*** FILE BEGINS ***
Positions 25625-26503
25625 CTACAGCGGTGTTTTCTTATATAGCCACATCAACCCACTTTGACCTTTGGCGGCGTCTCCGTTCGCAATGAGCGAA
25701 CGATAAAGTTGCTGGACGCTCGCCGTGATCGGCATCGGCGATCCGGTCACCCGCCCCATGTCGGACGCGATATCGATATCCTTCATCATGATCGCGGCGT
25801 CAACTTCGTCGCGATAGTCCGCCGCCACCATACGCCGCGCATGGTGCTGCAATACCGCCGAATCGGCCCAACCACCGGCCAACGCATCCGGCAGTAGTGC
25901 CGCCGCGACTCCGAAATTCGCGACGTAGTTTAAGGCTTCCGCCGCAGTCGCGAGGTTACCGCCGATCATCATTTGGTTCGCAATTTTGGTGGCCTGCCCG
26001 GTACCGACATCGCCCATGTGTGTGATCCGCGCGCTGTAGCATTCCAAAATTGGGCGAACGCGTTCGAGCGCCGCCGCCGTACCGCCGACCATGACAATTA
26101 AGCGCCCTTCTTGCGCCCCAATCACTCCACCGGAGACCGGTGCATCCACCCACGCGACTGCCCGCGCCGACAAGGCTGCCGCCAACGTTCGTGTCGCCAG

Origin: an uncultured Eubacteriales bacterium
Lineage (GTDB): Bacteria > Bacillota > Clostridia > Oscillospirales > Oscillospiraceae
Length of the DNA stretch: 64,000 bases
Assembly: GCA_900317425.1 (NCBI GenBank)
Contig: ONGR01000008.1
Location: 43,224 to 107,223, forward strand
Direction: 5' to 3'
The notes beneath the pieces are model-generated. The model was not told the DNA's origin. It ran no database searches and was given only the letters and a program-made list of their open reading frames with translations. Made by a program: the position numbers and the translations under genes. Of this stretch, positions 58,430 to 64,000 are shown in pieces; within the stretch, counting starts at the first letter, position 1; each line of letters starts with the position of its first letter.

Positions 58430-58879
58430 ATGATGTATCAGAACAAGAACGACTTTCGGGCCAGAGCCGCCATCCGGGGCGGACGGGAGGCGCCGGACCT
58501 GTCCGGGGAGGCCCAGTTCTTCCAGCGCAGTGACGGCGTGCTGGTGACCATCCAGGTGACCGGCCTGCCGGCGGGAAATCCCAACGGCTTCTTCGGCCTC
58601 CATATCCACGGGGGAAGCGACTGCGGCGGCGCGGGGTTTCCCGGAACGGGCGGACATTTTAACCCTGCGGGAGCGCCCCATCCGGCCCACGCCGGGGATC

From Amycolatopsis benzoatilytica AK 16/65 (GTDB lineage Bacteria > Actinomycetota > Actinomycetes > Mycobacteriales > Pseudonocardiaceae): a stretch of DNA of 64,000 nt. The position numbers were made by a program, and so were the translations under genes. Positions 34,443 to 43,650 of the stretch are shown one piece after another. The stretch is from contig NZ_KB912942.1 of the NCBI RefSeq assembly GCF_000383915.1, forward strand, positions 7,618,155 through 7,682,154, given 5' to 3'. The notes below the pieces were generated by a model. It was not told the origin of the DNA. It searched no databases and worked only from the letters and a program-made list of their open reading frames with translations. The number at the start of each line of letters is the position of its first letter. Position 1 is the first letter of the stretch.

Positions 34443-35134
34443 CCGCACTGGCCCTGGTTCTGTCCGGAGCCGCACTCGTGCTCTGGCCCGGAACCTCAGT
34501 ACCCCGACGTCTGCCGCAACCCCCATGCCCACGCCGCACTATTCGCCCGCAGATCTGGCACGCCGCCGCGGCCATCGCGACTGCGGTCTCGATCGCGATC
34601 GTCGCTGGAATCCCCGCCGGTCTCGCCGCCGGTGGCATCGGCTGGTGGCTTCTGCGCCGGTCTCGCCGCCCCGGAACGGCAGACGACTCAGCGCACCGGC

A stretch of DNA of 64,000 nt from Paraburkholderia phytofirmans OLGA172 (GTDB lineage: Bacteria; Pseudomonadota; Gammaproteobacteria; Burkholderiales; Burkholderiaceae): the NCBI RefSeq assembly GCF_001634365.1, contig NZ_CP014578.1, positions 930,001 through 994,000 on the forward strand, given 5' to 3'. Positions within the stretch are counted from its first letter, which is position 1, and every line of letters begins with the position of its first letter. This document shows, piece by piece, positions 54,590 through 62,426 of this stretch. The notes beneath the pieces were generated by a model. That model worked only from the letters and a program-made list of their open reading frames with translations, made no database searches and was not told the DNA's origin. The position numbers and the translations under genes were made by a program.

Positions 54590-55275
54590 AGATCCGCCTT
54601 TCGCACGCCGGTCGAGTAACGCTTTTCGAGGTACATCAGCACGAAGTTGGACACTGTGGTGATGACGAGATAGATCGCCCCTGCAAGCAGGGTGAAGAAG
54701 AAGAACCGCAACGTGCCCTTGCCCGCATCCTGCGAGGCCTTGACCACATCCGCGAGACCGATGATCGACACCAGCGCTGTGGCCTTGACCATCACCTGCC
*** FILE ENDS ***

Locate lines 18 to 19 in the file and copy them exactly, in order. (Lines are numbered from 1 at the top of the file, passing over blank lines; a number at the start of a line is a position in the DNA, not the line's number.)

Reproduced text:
58501 GTCCGGGGAGGCCCAGTTCTTCCAGCGCAGTGACGGCGTGCTGGTGACCATCCAGGTGACCGGCCTGCCGGCGGGAAATCCCAACGGCTTCTTCGGCCTC
58601 CATATCCACGGGGGAAGCGACTGCGGCGGCGCGGGGTTTCCCGGAACGGGCGGACATTTTAACCCTGCGGGAGCGCCCCATCCGGCCCACGCCGGGGATC